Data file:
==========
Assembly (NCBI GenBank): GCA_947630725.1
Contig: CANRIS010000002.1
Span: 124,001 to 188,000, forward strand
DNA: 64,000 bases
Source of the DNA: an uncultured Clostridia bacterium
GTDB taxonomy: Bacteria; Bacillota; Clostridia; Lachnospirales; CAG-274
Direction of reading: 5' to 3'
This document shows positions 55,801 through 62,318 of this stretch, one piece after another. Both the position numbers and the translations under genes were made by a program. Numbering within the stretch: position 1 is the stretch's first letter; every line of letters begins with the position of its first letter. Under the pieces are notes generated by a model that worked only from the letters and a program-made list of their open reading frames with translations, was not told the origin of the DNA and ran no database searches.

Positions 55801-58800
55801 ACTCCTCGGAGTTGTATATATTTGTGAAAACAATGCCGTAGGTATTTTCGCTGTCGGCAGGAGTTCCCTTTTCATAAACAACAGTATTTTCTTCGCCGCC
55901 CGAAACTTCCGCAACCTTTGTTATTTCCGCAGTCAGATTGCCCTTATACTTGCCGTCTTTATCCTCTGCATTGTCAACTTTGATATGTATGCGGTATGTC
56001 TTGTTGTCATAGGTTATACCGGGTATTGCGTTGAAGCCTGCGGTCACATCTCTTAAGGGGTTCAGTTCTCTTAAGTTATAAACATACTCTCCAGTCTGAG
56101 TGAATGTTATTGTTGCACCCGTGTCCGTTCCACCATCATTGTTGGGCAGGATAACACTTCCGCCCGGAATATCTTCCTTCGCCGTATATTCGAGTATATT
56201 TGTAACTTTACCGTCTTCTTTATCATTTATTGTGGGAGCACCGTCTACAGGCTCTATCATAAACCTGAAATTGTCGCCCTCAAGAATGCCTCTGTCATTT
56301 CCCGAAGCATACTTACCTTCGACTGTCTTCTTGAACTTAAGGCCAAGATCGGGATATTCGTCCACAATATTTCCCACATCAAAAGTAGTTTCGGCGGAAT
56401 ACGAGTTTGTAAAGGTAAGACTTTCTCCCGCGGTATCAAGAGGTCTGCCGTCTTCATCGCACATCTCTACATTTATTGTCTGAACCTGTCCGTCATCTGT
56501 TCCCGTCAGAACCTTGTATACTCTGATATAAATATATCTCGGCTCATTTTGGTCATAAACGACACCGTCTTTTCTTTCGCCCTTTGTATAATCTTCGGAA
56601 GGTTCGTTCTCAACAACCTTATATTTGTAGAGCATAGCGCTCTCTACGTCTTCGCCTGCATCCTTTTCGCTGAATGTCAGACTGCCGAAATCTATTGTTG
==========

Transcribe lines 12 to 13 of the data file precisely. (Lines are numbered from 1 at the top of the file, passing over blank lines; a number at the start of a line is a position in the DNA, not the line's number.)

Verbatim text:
56001 TTGTTGTCATAGGTTATACCGGGTATTGCGTTGAAGCCTGCGGTCACATCTCTTAAGGGGTTCAGTTCTCTTAAGTTATAAACATACTCTCCAGTCTGAG
56101 TGAATGTTATTGTTGCACCCGTGTCCGTTCCACCATCATTGTTGGGCAGGATAACACTTCCGCCCGGAATATCTTCCTTCGCCGTATATTCGAGTATATT